Peer-to-peer lending isn’t as “alternative” as it used to be, and that’s been a boon to funds such as Direct Lending Investments, which specializes in buying high-interest, short-term small-business loans.
The downtown L.A. hedge fund last week made a three-year, $250 million commitment to provide capital for loans made through lending site Biz2Credit. The deal is Direct Lending’s largest commitment to date, and the latest sign of the firm’s growth.
Since launching in 2012, Direct Lending has grown to manage 2,000 loans, and it now has assets under management of $115 million – up from just $14 million a year ago. As new money comes in and loans turn over and self-liquidate, the firm is picking up loans at a rate of $25 million to $30 million a month.
President Brendan Ross declined to disclose Direct Lending’s return rate, but said a fund with a similar portfolio in the same asset class would generate annual returns of around 11 percent to 13 percent.
Direct Lending backs loans made through several online lenders. The hedge fund provides the capital while lenders handle underwriting and loan servicing. That’s also how Direct Lending’s deal with Biz2Credit, a New York firm, will work.
Ross, whose firm has previously funded loans through Biz2Credit, said the new deal creates a more direct line for his company – and his investors – to access top-quality loans. Biz2Credit’s track record of $1.2 billion in small-business funding and its default rate of 0.7 percent also made the partnership an obvious play.
Loan sizes will range from $25,000 to $500,000 for terms of six to 24 months. More than $60 million of Direct Lending’s capital has already been distributed across 700 to 800 loans, according to Biz2Credit President Ramit Arora.
Peer-to-peer lending has now become standard practice for investors looking to diversify their business portfolios, even though returns have fallen over the past few years.
But the once revolutionary online financial service is still a relatively safe bet that offers solid returns, Ross said.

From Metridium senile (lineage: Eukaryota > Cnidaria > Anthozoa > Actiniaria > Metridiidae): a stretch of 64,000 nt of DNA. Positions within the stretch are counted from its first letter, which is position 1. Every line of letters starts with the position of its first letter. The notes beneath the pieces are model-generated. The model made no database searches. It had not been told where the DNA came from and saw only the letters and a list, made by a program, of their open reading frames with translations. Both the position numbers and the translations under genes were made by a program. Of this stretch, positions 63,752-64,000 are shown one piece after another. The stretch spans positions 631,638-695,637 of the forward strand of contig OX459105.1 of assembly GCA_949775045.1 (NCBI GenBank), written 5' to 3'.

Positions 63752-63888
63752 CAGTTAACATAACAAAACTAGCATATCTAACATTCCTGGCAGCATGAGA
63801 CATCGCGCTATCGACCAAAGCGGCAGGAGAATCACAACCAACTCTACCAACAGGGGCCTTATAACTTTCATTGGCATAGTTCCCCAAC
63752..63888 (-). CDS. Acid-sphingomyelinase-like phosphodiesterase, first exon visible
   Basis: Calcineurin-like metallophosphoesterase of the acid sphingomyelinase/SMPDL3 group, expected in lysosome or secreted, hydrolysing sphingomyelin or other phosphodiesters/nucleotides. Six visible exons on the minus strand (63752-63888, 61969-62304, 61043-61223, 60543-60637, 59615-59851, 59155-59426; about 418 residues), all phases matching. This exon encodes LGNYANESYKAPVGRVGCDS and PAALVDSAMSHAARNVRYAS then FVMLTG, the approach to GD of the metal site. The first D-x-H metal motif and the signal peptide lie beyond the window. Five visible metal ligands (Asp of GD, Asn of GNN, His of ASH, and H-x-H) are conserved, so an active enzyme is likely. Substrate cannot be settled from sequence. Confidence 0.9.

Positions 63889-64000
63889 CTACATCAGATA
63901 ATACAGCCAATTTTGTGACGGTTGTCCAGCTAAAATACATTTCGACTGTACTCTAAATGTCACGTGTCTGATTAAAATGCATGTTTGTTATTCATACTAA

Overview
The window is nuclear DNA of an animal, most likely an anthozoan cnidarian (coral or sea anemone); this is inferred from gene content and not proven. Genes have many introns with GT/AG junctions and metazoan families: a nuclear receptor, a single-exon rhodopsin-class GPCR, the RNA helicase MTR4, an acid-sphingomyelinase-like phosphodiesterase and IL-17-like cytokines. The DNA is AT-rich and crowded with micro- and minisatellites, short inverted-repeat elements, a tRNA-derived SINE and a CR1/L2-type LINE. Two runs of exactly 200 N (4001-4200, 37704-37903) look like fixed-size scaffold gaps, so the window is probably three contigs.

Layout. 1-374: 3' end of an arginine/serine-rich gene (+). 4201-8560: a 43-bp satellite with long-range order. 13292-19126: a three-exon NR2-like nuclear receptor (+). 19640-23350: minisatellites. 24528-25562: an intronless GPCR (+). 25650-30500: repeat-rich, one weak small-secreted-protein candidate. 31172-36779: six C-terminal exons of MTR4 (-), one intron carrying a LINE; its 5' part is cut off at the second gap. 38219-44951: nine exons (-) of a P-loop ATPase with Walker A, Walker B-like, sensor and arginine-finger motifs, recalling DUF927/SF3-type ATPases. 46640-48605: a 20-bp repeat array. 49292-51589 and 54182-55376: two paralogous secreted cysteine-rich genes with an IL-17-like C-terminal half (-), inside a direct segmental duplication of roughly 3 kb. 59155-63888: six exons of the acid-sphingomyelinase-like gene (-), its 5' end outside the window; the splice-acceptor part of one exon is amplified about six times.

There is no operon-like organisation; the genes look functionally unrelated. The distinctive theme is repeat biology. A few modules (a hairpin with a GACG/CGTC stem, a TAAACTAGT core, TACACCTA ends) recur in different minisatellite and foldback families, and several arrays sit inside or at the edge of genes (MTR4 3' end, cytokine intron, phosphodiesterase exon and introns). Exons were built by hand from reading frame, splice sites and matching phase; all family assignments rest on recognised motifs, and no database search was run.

“Peer-to-peer lending is nothing more than lending money and getting repaid,” Arora said. “It’s the oldest asset class, and it’s finally replacing overvalued stocks and low performing bonds.”
Lending platforms such as Prosper Marketplace Inc. and Lending Club Corp., which priced its initial public offering last month at $15 a share and raised $870 million, hit their stride during the economic downturn of the late 2000s when banks were forced to tighten credit terms. Borrowers, specifically small-business owners, turned to lending sites for short-term loans despite staggering interest rates that could be upwards of 40 percent.
What made peer-to-peer lending attractive for borrowers, though, was the offer of quick cash. Biz2Credit’s Arora said his company could process loans of up to $100,000 in just 48 hours, shaving off the days or weeks needed to wait for a bank loan approval.
And for investors, such as retired venture capitalist Brett Byers, such loans offer higher returns at lower risks than bonds and stocks.
Byers currently purchases loans through Direct Lending, Lending Club, Prosper as well as niche platforms StreetShares, Open Capital Exchange and ApplePie Capital. At one point, Byers said, he was Prosper’s largest investor, putting in $6 million to purchase loans through the San Francisco company’s website.
“I was in early to get higher returns,” he said. “But the returns have come down as peer-to-peer lending moves into the mainstream.”
Banks are starting to loosen their credit policies, and a growing number of peer-to-peer loan providers are competing to buy a limited supply of loans. Lending sites have been forced to drop their interest rates – meaning lower returns for investors – as they try to attract more borrowers. Byers said his average annual return rates have fallen from 20 percent in 2009 to around 12 percent today.
But those double-digit returns are still pretty attractive for investors given the high price of stocks and the low yield of bonds.
David Reyes, founder of San Diego wealth management firm Reyes Financial Architecture, said he wouldn’t be alarmed if 30 percent of a client’s portfolio was dedicated to peer-to-peer loans, as those are not subject to the same interest rate or inflation risk that comes with bonds.
“People are scared of both the stock market and the bond market,” he said. “It fills the void where I feel we can help to protect and diversify the portfolio, have yield and find an option that’s not correlative to the stock market.”
While peer-to-peer lending is still tiny compared with the lending business done by commercial banks, Direct Lending’s Ross said peer-to-peer lending will soon become synonymous with private credit, making it a core part of even a conservative portfolio.
“We didn’t even use the phrase ‘private credit’ 10 years ago,” he said. “It’s really peer-to-peer lending that’s putting it on the map.”